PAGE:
The Box of Tricks

Usually putting speakers in a cabinet is a real no no, it simply compromises sound quality too much. But with the right type of speaker and the right design, great sound quality can be achieved.

We talked with Martin Redwood from the London Home Cinema company to ask for his tips on how to keep designers and audiophiles happy.

“Obviously the starting point is keeping sufficient width between the main speakers to achieve the desired front soundstage. One of the main benefits of using a centre channel is to allow the front speakers to be spread further apart than a stereo system – provided the cabinet is wide enough. As this cabinet had to conceal an 85″ drop down screen and the room was so big it wasn’t a problem.”

“Because of the quality of sound that the client had heard at our listening rooms, the choice of front speakers that we could use was very limited. Whenever you place a speaker in a cabinet, resonances will occur from the energy leaving the side and rear of the speaker. The only practical way to reduce these unwelcome resonances is to use satellite speakers. A satellite speaker is designed to play no bass which means that it’s much smaller than a conventional speaker and all the sound it produces comes from the front of the enclosure.”

“All MK loudspeakers are satellite speakers which makes them incredibly consistent wherever they are placed. In this type of system the bass will be played by the subwoofer which can be kept away from cabinetry and placed wherever it will produce the smoothest in room response. But in this most MK loudspeakers still wouldn’t have given good results.”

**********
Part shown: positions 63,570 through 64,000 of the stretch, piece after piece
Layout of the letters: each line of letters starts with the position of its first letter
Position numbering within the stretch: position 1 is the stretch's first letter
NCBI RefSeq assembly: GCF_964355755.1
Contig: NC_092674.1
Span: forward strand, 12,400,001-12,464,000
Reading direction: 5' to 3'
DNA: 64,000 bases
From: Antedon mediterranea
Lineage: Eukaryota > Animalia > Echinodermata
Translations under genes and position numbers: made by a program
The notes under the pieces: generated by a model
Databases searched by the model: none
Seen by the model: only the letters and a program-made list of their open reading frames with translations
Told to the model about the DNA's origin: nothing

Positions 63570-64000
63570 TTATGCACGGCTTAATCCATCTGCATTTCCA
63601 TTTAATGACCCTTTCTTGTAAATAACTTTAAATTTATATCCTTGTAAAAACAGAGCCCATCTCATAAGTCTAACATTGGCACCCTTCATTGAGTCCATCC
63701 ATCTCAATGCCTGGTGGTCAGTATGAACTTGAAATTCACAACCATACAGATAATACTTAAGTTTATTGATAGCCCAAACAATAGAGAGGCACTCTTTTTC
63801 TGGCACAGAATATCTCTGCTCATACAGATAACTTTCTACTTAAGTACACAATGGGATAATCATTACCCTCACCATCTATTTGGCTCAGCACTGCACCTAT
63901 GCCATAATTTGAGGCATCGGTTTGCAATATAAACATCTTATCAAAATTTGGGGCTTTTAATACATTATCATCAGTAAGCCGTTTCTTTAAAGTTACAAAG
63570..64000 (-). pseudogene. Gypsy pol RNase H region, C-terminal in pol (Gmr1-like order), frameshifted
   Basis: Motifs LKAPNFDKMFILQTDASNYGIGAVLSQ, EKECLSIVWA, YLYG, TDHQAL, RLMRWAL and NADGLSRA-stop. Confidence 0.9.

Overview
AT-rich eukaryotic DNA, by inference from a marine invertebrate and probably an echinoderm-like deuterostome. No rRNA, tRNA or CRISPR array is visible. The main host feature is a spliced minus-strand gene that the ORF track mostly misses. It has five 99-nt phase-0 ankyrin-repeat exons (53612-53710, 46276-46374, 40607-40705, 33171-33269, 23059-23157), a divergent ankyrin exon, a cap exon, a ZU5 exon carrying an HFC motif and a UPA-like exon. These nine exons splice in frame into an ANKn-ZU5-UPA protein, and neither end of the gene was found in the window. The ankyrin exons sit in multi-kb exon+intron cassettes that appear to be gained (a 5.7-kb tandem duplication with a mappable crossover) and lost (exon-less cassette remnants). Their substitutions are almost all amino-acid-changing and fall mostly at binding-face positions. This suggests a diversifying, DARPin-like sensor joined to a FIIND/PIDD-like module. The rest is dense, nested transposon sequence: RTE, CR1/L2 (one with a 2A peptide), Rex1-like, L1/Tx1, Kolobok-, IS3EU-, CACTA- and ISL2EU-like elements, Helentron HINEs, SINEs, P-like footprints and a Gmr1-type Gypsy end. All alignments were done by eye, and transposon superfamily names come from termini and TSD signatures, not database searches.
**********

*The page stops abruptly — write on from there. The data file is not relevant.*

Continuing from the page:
“If you take a look at the room, you’ll see a beautiful hardwood floor. With this type of highly reflective floor and the primary listening position 13 foot away you’d be hearing far too much reflected sound from the first reflection off the floor. All you’d be hearing would be echoes from the room! Although the room looks great it’s actually far too live for good results from most speakers so in this instance the only MK speakers that would provide great sound were the S150’s.”

“The 150 range of front speakers all use three stacked tweeters; this is a very unusual driver layout that creates a number of useful benefits for the system designer. In the Studio where the front monitors will be placed behind a mixing desk, the radiation pattern this configuration creates is very narrow height-wise and very wide breadth-wise. This stops reflections off the mixing desk that often compromises the performance of other monitors used in this position. Used in the home it means that with the longer listening distances required for viewing projection systems, first reflections that would typically be an issue when speakers are placed closed to a hard floor or a low ceiling are dramatically reduced.”

“The speakers were placed on Studiospares Monitor Isolation pads to help decouple from the cabinet and with wadding tightly packed around the rear of the enclosure the system was ready for calibration.”

In this installation two pairs of IW95 in ceiling rear speakers were used for surround sound for their excellent off axis response, with bass provided by a pair of MX350THX subwoofers.

Usually we spend 30 minutes listening to a range of well know recordings to assess systems. In front of this system minutes turned in to hours as the picture and sound quality were so stunning.

If you’re looking for a dealer who genuinely knows how to deliver Studio quality sound discretely to the home, give the London Home cinema company a call on 0208 370 1825.